Bienvenidos a Amantaní – Lake Titicaca

When people think of Peru, I imagine what comes to mind is either Machu Picchu or llamas. And those are very accurate assessments as far as I’m concerned. There are indeed a surprising number of llamas and Machu Picchu is arguably the most historically significant landmark in the country.

But what ended up being my favorite trip during my time in Peru, was Lake Titicaca.

That may have come from having no preconceived ideas or expectations, but I also believe that Lake Titicaca is a grossly under appreciated tourist destination in Peru.

Our journey started off with a rather long bus ride from Cusco. After about 8 hours of winding roads and cramped seats, I don’t recall any of us feeling that great.

But we got into Puno eventually, ate some pizza at a local joint, and spent the night in a hotel that ran out of water after about 3 hours of us being there. Thankfully I had my shower before that happened.

The next morning we made our way down to the docks. I have a really pleasant memory of being turned loose by our teachers to find breakfast and wandering through the port area looking for snacks and goodies to take on our boat ride. The morning air was chilly and the light was still soft and warm.

Puno Docks



We then got on a roughly one hour-long boat ride towards the floating islands we were meant to visit that day. There was lots of seating inside the boat but a brave few of us sat on the top, despite the frigid air, and ended up being treated to one of the most magical scenes I’ve ever experienced.

I’ve mentioned before that I’m from Florida, and so I’ve been around water and boats my whole life. But this was so different. It was so cold, and the water was so still that it felt incredibly surreal.




After a gorgeous boat ride we arrived at the floating islands of Uros.


There are many of these little islands but our school arranged for us to visit one that gave demonstrations of how people would have lived on them many years ago, and how some people still do now.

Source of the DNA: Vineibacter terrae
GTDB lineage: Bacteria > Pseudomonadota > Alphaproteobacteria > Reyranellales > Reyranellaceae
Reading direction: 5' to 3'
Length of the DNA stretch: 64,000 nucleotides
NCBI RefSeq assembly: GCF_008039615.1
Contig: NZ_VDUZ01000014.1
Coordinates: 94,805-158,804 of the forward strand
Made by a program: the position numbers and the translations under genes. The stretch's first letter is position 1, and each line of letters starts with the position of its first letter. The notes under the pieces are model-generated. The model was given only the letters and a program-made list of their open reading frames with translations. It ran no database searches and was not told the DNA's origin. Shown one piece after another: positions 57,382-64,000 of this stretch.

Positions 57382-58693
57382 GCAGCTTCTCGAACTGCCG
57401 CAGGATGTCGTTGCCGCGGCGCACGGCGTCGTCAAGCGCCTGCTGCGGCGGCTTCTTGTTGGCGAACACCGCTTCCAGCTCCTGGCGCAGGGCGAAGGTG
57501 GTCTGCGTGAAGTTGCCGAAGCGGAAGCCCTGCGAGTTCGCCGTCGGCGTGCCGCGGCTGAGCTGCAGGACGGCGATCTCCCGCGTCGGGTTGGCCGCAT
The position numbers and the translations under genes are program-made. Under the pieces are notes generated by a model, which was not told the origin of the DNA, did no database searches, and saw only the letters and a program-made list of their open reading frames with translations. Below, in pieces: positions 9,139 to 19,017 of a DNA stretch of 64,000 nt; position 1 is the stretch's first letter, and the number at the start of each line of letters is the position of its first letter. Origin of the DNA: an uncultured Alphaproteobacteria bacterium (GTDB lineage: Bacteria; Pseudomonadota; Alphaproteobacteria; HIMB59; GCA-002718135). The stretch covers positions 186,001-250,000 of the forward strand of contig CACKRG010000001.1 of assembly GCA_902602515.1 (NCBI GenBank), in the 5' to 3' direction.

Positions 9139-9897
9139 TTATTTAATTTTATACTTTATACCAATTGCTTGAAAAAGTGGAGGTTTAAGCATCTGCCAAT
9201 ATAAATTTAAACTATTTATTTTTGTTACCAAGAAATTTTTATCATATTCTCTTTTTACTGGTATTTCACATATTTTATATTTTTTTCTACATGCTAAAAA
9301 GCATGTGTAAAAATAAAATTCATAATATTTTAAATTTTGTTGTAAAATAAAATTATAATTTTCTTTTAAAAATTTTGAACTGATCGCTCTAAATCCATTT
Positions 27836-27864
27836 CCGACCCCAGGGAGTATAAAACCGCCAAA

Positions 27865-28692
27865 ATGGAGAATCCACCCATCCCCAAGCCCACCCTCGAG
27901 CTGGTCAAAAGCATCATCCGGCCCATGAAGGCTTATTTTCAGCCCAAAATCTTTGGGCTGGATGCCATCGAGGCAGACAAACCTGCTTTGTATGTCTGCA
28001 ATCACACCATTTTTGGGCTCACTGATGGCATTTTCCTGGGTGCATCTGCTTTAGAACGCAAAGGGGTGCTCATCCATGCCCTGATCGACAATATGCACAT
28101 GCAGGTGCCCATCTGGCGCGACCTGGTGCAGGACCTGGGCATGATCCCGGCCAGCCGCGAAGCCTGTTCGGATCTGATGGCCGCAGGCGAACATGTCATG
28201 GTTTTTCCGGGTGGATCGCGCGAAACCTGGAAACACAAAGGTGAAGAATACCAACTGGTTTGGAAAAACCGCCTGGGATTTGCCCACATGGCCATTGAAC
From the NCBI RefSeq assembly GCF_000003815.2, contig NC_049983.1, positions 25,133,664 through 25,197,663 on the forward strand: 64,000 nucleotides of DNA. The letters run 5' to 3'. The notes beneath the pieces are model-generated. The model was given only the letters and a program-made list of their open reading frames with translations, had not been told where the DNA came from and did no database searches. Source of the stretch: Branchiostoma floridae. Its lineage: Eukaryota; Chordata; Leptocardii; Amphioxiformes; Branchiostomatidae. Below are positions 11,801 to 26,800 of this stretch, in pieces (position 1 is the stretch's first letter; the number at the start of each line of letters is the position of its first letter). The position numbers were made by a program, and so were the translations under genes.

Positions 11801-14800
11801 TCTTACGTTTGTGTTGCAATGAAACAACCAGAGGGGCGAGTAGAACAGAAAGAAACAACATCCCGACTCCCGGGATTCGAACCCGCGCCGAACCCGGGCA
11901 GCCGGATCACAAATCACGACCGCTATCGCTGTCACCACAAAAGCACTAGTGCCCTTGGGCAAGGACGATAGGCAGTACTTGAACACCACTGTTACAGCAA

The demonstrations and information was all very interesting but a group of us quickly became completely enraptured with one of the little boys who was living there.



He was much more inserted in the little candies than he was with us.

But when we left, he watched us leave. He stood at the edge and stared for a while as the wake from the boat gently pushed against the edge of reeds.


This is my favorite photo that I have ever taken in my whole life. It captures so much of what Peru is. Peru has so much tradition, so much life and energy, but also so much poverty. Peru wears a brightly patterned hat, with sweat pants, and dirt caked underneath its fingernails.

This moment has stayed with me. And I hope that it always does.

We then made our way to the island where we would be staying the night. An island called Amantaní.


The docks that greeted us were lovely.



When we walked up to the village we were greeted with necklaces of flowers and the preparations were underway to cook peruvian potatoes in a traditional earth over.




While they worked on the oven we were taken to the homes we would be staying in. As per usual with traditional Peruvian structures, the door was too short for me. But the view was incredible and we were greeted by the friendliest cat in the world. I’m not kidding, this is a picture of him hugging me.